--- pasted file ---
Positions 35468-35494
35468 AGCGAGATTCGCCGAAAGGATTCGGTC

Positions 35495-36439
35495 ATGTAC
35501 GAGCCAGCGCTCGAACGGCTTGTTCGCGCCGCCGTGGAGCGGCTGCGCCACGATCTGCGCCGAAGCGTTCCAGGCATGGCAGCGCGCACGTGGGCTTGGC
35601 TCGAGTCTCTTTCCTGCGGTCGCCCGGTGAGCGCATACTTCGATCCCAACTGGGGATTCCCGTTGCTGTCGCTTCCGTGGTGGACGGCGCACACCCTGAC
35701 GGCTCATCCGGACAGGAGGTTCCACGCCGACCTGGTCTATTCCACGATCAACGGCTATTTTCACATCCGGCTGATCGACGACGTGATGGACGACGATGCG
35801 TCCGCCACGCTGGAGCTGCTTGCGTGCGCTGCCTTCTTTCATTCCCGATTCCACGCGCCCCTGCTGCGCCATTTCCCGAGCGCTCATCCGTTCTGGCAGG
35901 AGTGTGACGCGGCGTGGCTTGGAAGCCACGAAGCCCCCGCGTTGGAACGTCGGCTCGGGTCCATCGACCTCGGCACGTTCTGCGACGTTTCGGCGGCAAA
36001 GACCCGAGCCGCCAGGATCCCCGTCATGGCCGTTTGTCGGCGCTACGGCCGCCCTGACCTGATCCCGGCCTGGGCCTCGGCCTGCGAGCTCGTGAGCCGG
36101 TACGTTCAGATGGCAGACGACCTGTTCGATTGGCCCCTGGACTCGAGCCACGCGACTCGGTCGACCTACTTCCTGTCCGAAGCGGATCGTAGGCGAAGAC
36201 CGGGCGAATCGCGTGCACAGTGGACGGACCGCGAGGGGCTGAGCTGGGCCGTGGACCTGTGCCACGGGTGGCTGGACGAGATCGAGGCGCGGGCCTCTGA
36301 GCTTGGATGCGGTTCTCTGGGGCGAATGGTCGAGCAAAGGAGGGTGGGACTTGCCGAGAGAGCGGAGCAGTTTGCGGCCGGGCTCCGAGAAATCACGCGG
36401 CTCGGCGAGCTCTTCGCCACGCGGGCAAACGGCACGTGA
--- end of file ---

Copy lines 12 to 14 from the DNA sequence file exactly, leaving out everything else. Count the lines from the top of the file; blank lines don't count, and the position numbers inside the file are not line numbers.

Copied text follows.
36201 CGGGCGAATCGCGTGCACAGTGGACGGACCGCGAGGGGCTGAGCTGGGCCGTGGACCTGTGCCACGGGTGGCTGGACGAGATCGAGGCGCGGGCCTCTGA
36301 GCTTGGATGCGGTTCTCTGGGGCGAATGGTCGAGCAAAGGAGGGTGGGACTTGCCGAGAGAGCGGAGCAGTTTGCGGCCGGGCTCCGAGAAATCACGCGG
36401 CTCGGCGAGCTCTTCGCCACGCGGGCAAACGGCACGTGA